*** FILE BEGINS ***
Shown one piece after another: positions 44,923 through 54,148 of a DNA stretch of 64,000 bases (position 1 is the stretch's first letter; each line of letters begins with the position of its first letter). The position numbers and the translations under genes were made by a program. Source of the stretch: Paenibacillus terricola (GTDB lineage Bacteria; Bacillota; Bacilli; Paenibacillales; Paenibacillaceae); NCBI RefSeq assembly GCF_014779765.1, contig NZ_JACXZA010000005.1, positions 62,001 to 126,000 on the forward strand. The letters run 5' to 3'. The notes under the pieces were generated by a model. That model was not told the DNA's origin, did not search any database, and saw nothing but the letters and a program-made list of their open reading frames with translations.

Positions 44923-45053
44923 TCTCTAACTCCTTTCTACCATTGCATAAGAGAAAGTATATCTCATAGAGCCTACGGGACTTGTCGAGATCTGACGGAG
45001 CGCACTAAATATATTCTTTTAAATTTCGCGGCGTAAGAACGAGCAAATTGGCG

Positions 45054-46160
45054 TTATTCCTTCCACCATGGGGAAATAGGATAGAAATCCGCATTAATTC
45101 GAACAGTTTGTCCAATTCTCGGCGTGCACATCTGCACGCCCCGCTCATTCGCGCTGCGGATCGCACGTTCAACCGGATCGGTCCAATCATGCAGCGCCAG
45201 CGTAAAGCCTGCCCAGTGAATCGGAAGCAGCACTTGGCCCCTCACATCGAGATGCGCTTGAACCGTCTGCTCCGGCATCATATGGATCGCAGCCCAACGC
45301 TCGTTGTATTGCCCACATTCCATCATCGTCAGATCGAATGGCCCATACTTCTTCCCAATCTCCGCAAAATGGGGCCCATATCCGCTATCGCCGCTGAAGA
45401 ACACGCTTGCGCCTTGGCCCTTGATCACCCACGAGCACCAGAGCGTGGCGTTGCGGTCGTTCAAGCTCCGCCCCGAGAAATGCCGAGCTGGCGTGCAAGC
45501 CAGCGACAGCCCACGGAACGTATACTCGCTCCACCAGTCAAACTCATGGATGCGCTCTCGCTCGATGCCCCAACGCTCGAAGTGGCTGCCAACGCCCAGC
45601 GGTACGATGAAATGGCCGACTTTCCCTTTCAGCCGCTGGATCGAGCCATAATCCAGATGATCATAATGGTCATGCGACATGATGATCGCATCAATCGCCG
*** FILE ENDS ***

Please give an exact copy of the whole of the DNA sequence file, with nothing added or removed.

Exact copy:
Shown one piece after another: positions 44,923 through 54,148 of a DNA stretch of 64,000 bases (position 1 is the stretch's first letter; each line of letters begins with the position of its first letter). The position numbers and the translations under genes were made by a program. Source of the stretch: Paenibacillus terricola (GTDB lineage Bacteria; Bacillota; Bacilli; Paenibacillales; Paenibacillaceae); NCBI RefSeq assembly GCF_014779765.1, contig NZ_JACXZA010000005.1, positions 62,001 to 126,000 on the forward strand. The letters run 5' to 3'. The notes under the pieces were generated by a model. That model was not told the DNA's origin, did not search any database, and saw nothing but the letters and a program-made list of their open reading frames with translations.

Positions 44923-45053
44923 TCTCTAACTCCTTTCTACCATTGCATAAGAGAAAGTATATCTCATAGAGCCTACGGGACTTGTCGAGATCTGACGGAG
45001 CGCACTAAATATATTCTTTTAAATTTCGCGGCGTAAGAACGAGCAAATTGGCG

Positions 45054-46160
45054 TTATTCCTTCCACCATGGGGAAATAGGATAGAAATCCGCATTAATTC
45101 GAACAGTTTGTCCAATTCTCGGCGTGCACATCTGCACGCCCCGCTCATTCGCGCTGCGGATCGCACGTTCAACCGGATCGGTCCAATCATGCAGCGCCAG
45201 CGTAAAGCCTGCCCAGTGAATCGGAAGCAGCACTTGGCCCCTCACATCGAGATGCGCTTGAACCGTCTGCTCCGGCATCATATGGATCGCAGCCCAACGC
45301 TCGTTGTATTGCCCACATTCCATCATCGTCAGATCGAATGGCCCATACTTCTTCCCAATCTCCGCAAAATGGGGCCCATATCCGCTATCGCCGCTGAAGA
45401 ACACGCTTGCGCCTTGGCCCTTGATCACCCACGAGCACCAGAGCGTGGCGTTGCGGTCGTTCAAGCTCCGCCCCGAGAAATGCCGAGCTGGCGTGCAAGC
45501 CAGCGACAGCCCACGGAACGTATACTCGCTCCACCAGTCAAACTCATGGATGCGCTCTCGCTCGATGCCCCAACGCTCGAAGTGGCTGCCAACGCCCAGC
45601 GGTACGATGAAATGGCCGACTTTCCCTTTCAGCCGCTGGATCGAGCCATAATCCAGATGATCATAATGGTCATGCGACATGATGATCGCATCAATCGCCG